The Hot Zone


Posted by Alison Hawkes on October 9, 2009
Category : The Oceans

by Erica Rex

A few facts:*
• The ocean has absorbed fully half of the fossil carbon released to the atmosphere since the beginning of the Industrial Revolution.
• Measurements carried out by scientists from Woods Hole Oceanographic Institution and NOAA demonstrated that the upper few hundred meters of the South Atlantic have higher carbon concentrations now than in 1993.
• Ken Caldeira, an oceanographer at the Carnegie Institution of Washington has done studies suggesting that within a few centuries, ocean pH will be lower than it’s been any time in the last 300 million years.
• Lower oceanic pH is deleteriously affecting marine organisms that have hard parts made of calcium carbonate.
• Studies have suggested that a tiny variety of polar snail, the Pteropod (Licacina helicana) will disappear altogether. They’re a key link in the food chain in the Southern Ocean, which supports large populations of whales and seabirds.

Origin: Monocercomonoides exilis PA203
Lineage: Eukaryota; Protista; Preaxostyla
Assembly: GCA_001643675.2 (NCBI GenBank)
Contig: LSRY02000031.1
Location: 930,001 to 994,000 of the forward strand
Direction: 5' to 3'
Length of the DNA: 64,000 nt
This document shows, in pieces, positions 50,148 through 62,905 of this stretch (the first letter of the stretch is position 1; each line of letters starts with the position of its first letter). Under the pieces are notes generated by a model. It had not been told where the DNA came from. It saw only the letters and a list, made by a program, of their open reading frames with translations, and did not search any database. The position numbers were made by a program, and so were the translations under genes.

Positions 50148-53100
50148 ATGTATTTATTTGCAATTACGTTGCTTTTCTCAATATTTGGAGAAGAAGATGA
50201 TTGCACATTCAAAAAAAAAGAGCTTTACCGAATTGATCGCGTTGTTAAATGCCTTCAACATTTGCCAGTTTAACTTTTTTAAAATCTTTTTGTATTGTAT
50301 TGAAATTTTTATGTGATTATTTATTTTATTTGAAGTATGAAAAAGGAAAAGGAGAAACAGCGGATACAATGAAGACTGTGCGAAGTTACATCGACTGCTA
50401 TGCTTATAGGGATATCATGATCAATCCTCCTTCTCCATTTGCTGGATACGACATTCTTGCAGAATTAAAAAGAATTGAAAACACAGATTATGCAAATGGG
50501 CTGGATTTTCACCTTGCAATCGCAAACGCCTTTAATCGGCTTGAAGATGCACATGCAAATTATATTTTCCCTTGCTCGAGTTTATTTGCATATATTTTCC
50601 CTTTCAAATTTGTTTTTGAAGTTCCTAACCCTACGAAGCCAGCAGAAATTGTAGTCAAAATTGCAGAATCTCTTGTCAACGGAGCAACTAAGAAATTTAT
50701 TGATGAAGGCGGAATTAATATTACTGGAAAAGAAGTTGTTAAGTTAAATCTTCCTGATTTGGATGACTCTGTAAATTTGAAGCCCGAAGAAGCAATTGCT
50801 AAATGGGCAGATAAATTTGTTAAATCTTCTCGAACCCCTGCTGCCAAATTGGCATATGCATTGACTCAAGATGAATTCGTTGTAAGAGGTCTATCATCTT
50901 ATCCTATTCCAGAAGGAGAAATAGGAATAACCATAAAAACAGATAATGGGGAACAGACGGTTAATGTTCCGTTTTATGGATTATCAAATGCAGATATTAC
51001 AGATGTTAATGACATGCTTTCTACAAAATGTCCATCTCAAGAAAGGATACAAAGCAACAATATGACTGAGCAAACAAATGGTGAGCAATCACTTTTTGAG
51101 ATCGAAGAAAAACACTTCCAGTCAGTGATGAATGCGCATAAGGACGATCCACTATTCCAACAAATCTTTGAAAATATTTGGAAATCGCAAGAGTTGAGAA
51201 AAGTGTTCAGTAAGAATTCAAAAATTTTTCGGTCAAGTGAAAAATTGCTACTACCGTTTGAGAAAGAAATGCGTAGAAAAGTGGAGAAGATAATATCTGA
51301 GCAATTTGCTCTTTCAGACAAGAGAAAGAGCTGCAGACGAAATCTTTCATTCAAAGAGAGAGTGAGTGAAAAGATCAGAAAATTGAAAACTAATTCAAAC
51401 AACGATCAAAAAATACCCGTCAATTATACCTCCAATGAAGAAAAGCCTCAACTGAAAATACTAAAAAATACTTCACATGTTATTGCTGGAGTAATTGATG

Ocean acidification affects different parts of the ocean very differently, depending upon the kind of organisms that inhabit each niche, and the ecosystems they’re part of. Over the next few weeks, the Hot Zone will be speaking to scientists whose research explores the inner workings of niche ecosystems.

If you have specific questions, please post them in the comments section, and we’ll get answers from the scientists themselves.

*Source: The Dangers of Ocean Acidification. Scott Doney, in Scientific American, pp 58-65, March, 2006.

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